When my sister and discussed our shopping plans this year we found to our surprise that our attitudes were much different. She was the hip New Yorker, wavetaxi living in a trendy section of Brooklyn and commuting in to her publishing job in Manhattan. I’m a down home Midwestern type of girl who prefers to drive everywhere and I love my suburb. We were chatting together on my mother’s couch after we had stuffed ourselves with cake from our parent’s anniversary party, and when we got onto the topic of shopping (my favorite pastime), my sister gave me quite a shock. While I was dreading the upcoming birthdays and Christmas, but my sister had a very positive outlook. She was looking forward to the experience, and I was flabbergasted.
As it turned out, she was a devote of shopping online, and so she was looking forward to surfing around, researching options and deals, and getting all her shopping done early. I argued with her, saying that the personalization of actually finding a gift by oneself in person was something that couldn’t be duplicated by a machine. Also, many of the really great items I would like to get were not the kind of items that were technologically oriented, and what little vendors would have their stores online?
The debate got pretty heated, and soon we decided to bet on it. We bet each other a new iPod player (pretty technologically oriented there, but I figured that I could sort it out once I won) that the other person would have much better shopping runs if each of us used the other’s techniques. I was positive that if she could discover how nice it was to go into the brick and mortar shops, she’d forget all about online shopping – and I definitely knew that I would like shopping online. Since we were basically buying gifts for the same people, we’d have a fair contest. tampacomputerstore We’d be fair in our evaluations, as well, and insist on telling each other how we’d done. Each of us would rate the shopping system on ease, quality, price, and getting gifts that was appropriate and appreciated by the recipients. Here’s our results:
For our brother’s present, I hopped onto the internet and typed in bird watching into the search engine. After searching through a couple options, to my surprise I quickly found a birding book that was specific to our state, plus a CD of bird calls. The site not only offered free shipping, but would wrap the package and mail it to the my brother. “Well”, I thought. “That was easy – but I knew books and CDs were easy to get via the internet. How about something tough?”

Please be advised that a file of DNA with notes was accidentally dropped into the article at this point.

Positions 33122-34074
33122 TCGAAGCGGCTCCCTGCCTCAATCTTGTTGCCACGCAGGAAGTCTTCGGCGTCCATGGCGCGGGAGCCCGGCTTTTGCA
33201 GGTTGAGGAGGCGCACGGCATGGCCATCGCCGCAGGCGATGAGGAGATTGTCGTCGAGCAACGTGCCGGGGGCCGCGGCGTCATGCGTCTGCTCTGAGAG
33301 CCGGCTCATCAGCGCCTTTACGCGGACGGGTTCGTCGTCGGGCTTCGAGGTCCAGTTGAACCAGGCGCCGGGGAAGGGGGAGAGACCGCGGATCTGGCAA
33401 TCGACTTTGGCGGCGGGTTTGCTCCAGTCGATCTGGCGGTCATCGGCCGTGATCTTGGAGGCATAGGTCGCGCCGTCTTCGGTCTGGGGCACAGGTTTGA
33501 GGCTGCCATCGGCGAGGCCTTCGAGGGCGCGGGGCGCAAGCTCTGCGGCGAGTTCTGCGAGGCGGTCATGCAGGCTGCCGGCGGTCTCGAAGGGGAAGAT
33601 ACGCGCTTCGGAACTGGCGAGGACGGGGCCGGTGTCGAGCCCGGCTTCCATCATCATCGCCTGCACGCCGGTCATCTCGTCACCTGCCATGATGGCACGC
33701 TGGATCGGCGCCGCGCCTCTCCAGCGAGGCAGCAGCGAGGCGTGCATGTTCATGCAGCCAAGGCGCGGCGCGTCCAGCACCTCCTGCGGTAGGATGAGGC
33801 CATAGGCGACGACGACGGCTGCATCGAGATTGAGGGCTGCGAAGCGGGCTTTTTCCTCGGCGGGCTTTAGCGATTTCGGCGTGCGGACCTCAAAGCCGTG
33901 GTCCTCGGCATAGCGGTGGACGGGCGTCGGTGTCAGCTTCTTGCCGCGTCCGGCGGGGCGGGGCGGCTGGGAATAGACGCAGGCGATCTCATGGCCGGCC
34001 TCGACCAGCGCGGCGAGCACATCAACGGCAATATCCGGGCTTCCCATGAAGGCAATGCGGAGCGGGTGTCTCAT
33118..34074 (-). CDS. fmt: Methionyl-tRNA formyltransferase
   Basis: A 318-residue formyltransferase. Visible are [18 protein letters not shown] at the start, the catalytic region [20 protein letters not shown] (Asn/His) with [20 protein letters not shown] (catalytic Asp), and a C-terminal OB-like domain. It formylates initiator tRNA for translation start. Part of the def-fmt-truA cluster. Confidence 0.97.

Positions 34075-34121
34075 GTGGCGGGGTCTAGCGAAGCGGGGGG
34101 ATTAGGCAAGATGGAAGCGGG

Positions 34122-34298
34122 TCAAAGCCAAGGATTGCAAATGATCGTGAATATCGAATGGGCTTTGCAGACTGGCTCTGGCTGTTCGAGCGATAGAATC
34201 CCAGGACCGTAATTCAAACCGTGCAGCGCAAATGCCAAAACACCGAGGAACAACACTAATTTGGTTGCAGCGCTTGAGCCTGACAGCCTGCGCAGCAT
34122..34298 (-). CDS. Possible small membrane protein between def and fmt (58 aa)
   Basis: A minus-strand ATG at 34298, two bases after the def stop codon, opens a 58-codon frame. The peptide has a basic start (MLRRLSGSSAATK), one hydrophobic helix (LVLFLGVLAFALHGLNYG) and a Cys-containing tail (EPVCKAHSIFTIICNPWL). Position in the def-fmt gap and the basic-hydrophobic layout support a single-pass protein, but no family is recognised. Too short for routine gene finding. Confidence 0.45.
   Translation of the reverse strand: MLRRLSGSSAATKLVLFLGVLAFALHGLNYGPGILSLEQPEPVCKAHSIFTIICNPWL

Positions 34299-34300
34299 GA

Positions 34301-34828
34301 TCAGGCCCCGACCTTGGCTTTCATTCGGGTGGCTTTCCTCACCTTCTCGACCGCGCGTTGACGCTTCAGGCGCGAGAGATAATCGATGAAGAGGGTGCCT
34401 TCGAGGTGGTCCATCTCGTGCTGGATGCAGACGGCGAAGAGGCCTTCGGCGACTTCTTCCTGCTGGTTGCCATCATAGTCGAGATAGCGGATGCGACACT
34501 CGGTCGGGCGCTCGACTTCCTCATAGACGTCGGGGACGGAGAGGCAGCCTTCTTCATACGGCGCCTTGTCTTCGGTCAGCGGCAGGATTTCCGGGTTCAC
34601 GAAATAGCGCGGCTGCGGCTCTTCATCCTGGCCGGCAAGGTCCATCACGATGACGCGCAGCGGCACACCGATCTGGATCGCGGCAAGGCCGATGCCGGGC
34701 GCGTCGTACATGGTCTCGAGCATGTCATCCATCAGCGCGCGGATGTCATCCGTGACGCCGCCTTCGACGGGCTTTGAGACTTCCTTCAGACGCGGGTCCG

I thought I’d cheat a little bit by trying to find something that could only be bought locally. That failure would take my sister’s idea out the utility of online shopping and blow it completely out of the water. For this specialized task I picked one of my favorite foods – the organic, wild blueberry pancake syrup sold in our local farmer’s market. While it’s always a pain to wake up early on Saturday mornings to drive all the way down to the market, it’s worth it to get this locally-made, yet exotic product. Unfortunately for me, it was easy to find. I entered the phrase Blueberry Syrup into Froogle and it was the first product sold there. I had no idea they sold this stuff on the internet! The new franchising and marketing opportunities have enabled the local growers to market and ship their product all over the states.
One last shot – I’d look for something for my sister, to get something so personal and unique that you’d definitely have to go there to get it. It was an item that we had seen on a friend’s wall, and for years now my sister had wanted one of her own. As it turns out, Thai elephant painting (the elephants grab paintbrushes with their trunks and then paint a canvas) is now online, and yes, they will take custom orders. I hadn’t really been willing to fly to Thailand to get a painting, anyway, but I certainly hadn’t thought that would have been online.
I called up my sister in defeat. After two hours online, I had bought all my major presents. Sis answered her cell phone and said that she was still stuck in rush-hour traffic on the way to the store.